Much darker and quirkier than his previous film, the director of Hear My Song has created a truly marvellous comedy that manages to be a wildly comedic tale about the search for comic invention and a blithely twisted meditation on the nature of its genius.
There are two types of comedians, those who talk funny—stand-ups with great rehearsed routines—and those who are funny, who have 'funny bones', and Tommy, son of a 'king of comedy', fears that he has neither. Fleeing an excruciatingly embarrassing Las Vegas debut (for what is funny that rarely Isn't cruel?) and the shadow of his famous father (played by Jerry Lewis in a caustically self-referential performance), he arrives in Blackpool England, comedy capital of the world (move over Melbourne) intent on buying himself an act. Interviewing an outrageous cavalcade of vaudeville performers, he stumbles upon an eccentric circus family who are from true laughing stock, with a son (the fantastically talented Lee Evans) whose off-beat originality is both burden and blessing.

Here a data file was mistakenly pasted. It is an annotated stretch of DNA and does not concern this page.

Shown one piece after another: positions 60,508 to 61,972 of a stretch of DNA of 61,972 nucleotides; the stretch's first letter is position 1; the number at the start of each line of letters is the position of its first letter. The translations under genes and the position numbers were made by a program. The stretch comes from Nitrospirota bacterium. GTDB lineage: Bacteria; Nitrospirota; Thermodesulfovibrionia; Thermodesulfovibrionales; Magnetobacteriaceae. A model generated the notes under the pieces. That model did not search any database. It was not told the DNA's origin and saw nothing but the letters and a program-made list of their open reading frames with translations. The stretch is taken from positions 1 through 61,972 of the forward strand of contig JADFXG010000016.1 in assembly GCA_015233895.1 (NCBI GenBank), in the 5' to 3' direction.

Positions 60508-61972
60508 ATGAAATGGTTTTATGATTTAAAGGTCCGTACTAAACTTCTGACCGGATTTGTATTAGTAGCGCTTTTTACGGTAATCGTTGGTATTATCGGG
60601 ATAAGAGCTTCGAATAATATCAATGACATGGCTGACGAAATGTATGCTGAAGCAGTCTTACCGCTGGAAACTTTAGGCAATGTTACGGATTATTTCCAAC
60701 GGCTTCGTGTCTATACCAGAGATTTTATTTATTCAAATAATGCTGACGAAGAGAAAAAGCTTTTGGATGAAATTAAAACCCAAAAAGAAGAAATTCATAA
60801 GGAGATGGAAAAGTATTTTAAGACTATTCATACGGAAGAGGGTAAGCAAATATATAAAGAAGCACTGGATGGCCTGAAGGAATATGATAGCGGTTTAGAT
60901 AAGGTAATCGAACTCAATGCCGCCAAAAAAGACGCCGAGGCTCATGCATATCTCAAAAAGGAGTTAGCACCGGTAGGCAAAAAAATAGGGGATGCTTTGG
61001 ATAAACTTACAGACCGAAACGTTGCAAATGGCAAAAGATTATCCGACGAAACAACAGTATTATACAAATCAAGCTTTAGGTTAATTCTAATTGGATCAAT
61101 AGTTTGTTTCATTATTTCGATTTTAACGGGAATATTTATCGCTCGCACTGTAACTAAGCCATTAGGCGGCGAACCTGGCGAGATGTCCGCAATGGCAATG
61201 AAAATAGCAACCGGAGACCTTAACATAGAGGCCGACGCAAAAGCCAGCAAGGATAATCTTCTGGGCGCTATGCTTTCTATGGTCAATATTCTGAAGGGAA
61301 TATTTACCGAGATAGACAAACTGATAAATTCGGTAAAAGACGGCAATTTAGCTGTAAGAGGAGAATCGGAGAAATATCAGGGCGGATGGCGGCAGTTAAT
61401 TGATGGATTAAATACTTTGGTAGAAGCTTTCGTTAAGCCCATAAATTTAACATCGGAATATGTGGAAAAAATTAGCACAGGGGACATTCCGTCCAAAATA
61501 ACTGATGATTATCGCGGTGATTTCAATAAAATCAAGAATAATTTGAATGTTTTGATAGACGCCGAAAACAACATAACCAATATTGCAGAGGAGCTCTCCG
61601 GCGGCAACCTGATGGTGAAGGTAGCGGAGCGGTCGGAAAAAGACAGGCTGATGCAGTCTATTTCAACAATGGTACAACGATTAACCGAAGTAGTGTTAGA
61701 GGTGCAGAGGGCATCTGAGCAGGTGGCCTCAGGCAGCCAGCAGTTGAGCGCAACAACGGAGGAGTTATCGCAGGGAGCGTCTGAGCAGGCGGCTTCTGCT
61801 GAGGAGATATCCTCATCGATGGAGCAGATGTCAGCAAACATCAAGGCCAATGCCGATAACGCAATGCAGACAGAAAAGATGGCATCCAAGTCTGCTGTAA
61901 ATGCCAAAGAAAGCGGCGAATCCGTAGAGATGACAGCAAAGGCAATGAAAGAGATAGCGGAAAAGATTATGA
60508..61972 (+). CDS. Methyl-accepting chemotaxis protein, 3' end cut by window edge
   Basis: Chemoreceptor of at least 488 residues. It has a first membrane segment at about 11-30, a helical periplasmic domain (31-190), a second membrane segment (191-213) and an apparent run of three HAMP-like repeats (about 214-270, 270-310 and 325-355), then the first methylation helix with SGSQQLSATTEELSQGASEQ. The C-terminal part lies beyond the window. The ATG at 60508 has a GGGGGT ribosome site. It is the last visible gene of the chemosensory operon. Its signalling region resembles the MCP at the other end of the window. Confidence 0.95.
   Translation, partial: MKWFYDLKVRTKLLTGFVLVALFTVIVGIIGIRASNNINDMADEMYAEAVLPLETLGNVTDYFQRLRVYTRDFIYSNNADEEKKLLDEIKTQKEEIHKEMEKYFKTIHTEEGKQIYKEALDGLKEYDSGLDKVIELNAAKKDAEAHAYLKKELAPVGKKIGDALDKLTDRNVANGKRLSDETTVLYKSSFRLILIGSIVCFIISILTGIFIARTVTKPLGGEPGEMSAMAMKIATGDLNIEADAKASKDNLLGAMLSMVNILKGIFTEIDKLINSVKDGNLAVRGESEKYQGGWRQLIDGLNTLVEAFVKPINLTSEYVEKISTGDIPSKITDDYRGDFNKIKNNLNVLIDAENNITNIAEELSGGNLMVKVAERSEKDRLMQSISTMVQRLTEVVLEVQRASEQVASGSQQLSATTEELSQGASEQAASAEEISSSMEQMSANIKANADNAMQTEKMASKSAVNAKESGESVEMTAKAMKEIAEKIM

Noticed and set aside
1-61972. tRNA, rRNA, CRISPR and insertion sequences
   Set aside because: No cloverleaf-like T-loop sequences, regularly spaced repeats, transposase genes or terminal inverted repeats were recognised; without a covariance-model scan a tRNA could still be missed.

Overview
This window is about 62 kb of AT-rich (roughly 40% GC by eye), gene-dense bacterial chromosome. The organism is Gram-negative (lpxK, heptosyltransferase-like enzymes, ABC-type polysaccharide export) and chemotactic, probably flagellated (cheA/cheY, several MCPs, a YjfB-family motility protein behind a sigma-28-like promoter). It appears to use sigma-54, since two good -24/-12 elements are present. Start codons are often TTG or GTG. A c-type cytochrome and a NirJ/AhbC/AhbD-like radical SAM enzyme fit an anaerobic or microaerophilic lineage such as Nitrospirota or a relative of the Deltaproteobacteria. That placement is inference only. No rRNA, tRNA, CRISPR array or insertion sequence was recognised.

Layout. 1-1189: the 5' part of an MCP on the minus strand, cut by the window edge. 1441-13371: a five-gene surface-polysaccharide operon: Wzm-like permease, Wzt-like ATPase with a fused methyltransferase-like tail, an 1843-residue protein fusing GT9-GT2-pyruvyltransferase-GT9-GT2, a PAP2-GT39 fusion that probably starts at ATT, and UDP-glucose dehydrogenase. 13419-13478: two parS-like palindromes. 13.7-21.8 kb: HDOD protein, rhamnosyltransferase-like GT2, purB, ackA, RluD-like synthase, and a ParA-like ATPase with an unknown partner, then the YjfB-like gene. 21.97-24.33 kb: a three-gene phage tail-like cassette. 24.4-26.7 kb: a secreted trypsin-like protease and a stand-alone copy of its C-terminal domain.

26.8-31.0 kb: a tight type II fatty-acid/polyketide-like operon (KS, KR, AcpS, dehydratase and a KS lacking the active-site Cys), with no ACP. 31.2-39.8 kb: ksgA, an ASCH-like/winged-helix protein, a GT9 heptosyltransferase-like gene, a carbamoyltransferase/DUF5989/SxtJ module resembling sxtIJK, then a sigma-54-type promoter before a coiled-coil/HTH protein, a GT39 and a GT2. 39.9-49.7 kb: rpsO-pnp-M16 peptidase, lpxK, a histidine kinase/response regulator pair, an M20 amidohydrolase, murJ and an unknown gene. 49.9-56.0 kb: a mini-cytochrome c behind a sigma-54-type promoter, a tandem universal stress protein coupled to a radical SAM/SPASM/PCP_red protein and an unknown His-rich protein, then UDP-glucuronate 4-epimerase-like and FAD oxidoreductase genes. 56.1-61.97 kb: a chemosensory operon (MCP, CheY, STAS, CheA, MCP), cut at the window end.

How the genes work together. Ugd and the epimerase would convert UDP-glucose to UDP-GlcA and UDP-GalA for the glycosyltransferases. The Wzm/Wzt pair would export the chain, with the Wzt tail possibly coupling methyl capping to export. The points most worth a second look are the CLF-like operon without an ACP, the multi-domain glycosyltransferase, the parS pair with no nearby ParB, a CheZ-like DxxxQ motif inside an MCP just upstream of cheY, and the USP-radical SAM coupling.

Awesome in its captivating comic complexities and manic plot machinations, the film walks a tightrope of madcap entertainment and the potentially violent emotions that lie in wait just the other side of slapstick. A brilliant heir to the legacy of Ealing Studios (where it was shot), Funny Bones is old-time burlesque with a decidedly surrealist bent.